“But they also are aware that they probably could come in and help and make a difference. They know they got to see a great atmosphere, and the fans. Every game here has been sold out here for 18 years. That’s pretty special. That’s how they look at it, that they get a chance to run out here like that every time they play. It’s pretty good. The feedback I got was really positive.”

Stoops said the prospects on their official visits went to his house on Sunday morning for brunch, and that after such a humbling defeat, being an effective recruiter just 10 hours later was a challenge.

“You pick yourself up and dust yourself off and give yourself a pep talk and go at it,” Stoops said. “And they’re all special recruits, I think I’m allowed to say that. It’s a special group of people. I’ll tell ya, my wife said it when they were all leaving, ‘What a great group of people.’ When you see parents are with them, it’s part of one of the joys of our job, getting to meet people like that and how positive they are. Just good people. And to have them over for an hour and a half or so, they pick you up, too. So it was positive.”

If OU fans buy into that spin, then their Monday must seem a little brighter than their Sunday was.

But that may be the only long-term fix — solidifying #SoonerSquad17 by fixing these existing problems and getting things going this year against a mushy Big 12 Conference schedule, and then convincing the nation’s top future prospects that they can turn around the Sooners’ repeated shortcomings by being part of a roster that can once again be good enough to challenge for national championships.

Stoops’ task moving forward is to not lose this team like he lost the 2014 squad. That team lost a tough one at TCU, then lost at home to Kansas State, then got embarrassed at home by Baylor. Then Stoops punted twice to Tyreek Hill and, in the bowl game, Clemson completed OU’s humiliation with a 40-6 mortification.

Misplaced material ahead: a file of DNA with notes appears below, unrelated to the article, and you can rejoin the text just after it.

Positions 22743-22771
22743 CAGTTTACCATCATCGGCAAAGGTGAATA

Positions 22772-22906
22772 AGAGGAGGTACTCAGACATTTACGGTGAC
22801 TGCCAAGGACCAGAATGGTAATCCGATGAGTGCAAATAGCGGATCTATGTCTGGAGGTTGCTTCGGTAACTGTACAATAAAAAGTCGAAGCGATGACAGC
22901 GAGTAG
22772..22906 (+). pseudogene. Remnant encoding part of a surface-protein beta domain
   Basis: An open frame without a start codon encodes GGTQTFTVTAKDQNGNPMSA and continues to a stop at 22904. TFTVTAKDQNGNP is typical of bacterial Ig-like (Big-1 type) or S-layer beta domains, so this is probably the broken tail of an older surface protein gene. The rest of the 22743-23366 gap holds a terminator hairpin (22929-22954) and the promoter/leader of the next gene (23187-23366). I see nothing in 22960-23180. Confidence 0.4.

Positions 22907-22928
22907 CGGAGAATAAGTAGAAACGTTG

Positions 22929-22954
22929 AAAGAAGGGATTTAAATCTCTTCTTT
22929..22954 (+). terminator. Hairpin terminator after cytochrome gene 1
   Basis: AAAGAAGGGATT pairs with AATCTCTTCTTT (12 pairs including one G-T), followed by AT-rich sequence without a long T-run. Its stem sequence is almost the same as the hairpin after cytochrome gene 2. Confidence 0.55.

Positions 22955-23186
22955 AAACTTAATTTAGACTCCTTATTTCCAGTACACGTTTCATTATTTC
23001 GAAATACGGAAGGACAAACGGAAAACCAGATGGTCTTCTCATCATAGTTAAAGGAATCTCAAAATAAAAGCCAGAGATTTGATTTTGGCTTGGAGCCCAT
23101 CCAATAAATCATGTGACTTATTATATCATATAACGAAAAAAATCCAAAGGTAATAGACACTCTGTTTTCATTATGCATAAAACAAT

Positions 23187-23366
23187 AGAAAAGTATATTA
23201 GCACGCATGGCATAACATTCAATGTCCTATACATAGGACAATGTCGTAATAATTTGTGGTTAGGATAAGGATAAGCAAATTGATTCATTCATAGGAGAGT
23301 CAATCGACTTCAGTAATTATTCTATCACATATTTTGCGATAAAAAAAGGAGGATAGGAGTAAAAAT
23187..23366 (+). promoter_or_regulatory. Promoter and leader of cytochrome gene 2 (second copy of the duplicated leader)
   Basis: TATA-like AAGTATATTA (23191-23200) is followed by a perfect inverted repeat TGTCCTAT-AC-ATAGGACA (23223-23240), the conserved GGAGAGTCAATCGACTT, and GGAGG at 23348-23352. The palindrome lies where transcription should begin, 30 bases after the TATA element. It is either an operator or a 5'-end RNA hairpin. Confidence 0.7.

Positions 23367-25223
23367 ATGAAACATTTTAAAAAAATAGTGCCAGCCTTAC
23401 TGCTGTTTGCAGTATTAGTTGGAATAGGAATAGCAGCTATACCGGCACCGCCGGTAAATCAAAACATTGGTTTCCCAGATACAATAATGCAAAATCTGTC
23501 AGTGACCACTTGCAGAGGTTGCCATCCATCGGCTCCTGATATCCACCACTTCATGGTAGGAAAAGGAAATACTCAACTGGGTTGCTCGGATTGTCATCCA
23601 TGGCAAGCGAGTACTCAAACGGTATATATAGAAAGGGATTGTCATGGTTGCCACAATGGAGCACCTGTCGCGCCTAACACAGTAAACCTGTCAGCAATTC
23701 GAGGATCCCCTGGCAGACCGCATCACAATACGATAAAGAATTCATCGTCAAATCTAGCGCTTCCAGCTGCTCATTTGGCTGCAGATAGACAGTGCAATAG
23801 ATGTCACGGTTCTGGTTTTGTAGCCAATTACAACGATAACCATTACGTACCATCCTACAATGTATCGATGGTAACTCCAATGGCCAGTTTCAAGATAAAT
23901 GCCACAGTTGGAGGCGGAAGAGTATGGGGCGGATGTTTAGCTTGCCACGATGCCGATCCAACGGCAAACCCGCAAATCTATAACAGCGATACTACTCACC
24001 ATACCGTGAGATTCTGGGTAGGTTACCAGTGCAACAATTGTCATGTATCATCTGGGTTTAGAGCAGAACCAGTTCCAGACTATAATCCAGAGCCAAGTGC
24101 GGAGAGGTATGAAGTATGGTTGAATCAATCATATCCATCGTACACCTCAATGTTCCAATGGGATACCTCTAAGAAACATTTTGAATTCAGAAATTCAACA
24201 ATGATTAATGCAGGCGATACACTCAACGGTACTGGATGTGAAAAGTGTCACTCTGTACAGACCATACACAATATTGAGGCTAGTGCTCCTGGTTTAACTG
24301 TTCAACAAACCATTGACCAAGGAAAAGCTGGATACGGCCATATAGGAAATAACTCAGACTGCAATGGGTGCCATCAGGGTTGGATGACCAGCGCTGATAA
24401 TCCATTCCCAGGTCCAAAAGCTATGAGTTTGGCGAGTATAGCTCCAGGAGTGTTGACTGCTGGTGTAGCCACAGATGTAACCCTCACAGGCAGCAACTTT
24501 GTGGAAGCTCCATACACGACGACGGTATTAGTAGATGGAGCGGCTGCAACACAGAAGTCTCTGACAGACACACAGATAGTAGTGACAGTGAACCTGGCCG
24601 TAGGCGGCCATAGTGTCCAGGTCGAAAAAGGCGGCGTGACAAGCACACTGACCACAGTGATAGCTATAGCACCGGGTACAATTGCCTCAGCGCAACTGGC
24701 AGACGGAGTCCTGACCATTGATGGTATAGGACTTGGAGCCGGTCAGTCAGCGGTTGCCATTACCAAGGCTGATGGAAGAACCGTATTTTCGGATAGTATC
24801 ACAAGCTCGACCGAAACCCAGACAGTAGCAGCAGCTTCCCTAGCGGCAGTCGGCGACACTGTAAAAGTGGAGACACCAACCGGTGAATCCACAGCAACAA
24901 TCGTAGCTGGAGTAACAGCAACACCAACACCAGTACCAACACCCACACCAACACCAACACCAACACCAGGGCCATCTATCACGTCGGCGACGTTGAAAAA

“I’m not making an excuse, but the two teams that we lost to (Houston and Ohio State) are two excellent football teams and ranked in the top five or six in the country,” Stoops said. “We’re not playing like we’re capable. That’s what we have to get fixed as coaches and players playing with a positive attitude to accept the coaching and push this week to be better. That’ll get us into next week and I do believe we’ll come back and we’ll be a better team.”

Columnist John E. Hoover is co-host of “Further Review with Hoover & Rew” and can be heard on The Franchise Tulsa from noon to 3 p.m. every weekday with co-host Lauren Rew and most mornings on The Franchise in Oklahoma City. Listen on fm107.9, am1270 on the 107.7 Franchise app, or click the “Listen tab on The Franchise home page.

John Hoover

Hoover wrote for the Tulsa World for 24 years before joining The Franchise, where he's now co-host of "Further Review" on The Franchise Tulsa (weekdays 12-3, fm107.9/am1270) . In his time at the World, Hoover won numerous writing and reporting awards, including in 2011 National Beat Writer of the Year from the Associated Press Sports Editors for his work covering the Oklahoma Sooners. Hoover also covered Oklahoma State, Arkansas, Oral Roberts and the NFL as a beat writer. From 2012 to 2016, Hoover was the World's lead sports columnist. As a columnist, Hoover won national awards in 2012 and 2014 from the National Athletic Trainers Association for reporting on sports medicine and in 2015 won first place in sports columns from the Oklahoma Society of Professional Journalists. After receiving a journalism degree from East Central University, Hoover worked at newspapers in Ada, Okmulgee, Tahlequah and Waynesville, Mo. He played football at Ada High School and grew up in North Pole, Alaska. Hoover and his family live in Broken Arrow.